Nature guides and environmental educators at the Monteverde Cloud Forest Biological Reserve welcomed an atypical group last week to their outdoor classroom.
Ten young men from the Ofelia Vincenzi Specialized Center, a rehabilitation center run by the Ministry of Justice and Peace, visited for the first time the world renowned forest as part of their educational experience.
Those chosen have never been absent from classes at the school that operate inside their facility, said the ministry.
The center’s educational section was invited by the forest managers, the Tropical Science Center, and the visit was carried out as part of the United Nations World Youth Skills Day.
The young men were accompanied by nine penitentiary policemen, who went on a 2-hour through the forest, and received an educational talk from Mercedes Diaz, director of the reserves environmental education program.
One of the participants, named Michael (21) who is in his last year of high school at the prison, said about the trip, “Today was very different. I learned about how to conserve protected areas. I had heard of Monteverde, but have never come. It strikes me that it is so wet. Here I feel freer and I forget that I am confined. I have goals and with my studies, I want to achieve them. I want to be a phys-ed instructor.”
The group learned various aspects of the forest such as how differentiate a cloud forest from others based on its special characteristics that include many epiphytes – plants that grow along branches and trunks of trees – such as mosses, bromeliads, orchids, vines, and are not parasites.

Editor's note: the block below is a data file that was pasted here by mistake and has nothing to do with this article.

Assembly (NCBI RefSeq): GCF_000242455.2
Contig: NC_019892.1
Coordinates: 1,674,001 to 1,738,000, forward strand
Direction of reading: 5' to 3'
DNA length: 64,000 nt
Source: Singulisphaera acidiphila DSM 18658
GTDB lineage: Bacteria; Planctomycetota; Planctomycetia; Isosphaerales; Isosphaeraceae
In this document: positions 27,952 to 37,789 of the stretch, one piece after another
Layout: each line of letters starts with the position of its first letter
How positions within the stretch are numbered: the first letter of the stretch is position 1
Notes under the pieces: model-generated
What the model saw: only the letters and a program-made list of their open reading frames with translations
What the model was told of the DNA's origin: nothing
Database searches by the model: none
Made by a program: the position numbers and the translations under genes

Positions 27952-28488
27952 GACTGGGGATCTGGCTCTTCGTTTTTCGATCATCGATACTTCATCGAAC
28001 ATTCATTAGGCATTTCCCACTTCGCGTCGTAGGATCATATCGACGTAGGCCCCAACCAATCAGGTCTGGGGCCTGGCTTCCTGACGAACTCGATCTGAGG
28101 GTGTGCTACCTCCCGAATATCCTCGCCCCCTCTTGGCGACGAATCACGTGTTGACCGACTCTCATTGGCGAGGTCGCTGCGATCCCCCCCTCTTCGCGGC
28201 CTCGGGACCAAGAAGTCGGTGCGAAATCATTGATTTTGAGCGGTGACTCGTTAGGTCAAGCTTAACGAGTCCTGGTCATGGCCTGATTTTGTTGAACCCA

Common flora and fauna were also observed by the intrigued participants including orchids, quetzals, bellbirds, hummingbirds, bats, primates (include congo, white-faced and spider monkeys), anteaters, among others. They also learned about the history of the biological reserve, as well as the emergence of Monteverde as a tourist destination.
Silver, 21, was another who spoke of the meaning he garnered from the experience. “It was very nice. I haven’t been out on a road for years. One sees that there are still people who believe in one and want to help. On this tour, I liked walking the trails. I learned from the birds – one thinks they do nothing but fly, but now I see they too have their own life.”
Maigualida Brenes, a social worker at the specialized center, said that this activity is the result of the students’ own effort. “We gave the opportunity to 10 young people who have had good attitude towards the learning process, who have not been absent, and have been participative, and have shown an interest in the culture of the country. The idea is to create a different space and alternative to learning, where they can be in contact with nature, biodiversity and have more sensitivity. The initiative seeks to help them develop their skills and come into contact with other dynamics than those in the center.”
For his part, the general manager of the reserve, Carlos Hernández, said: “We believe that every Costa Rican should have the opportunity to understand the importance of conservation of natural resources for sustainable development, and that includes youth who, for one reason or another have made mistakes in their lives, and who have the opportunity to restore themselves and contribute to society. We think giving them the opportunity to visit the reserve, is useful as part of their training.”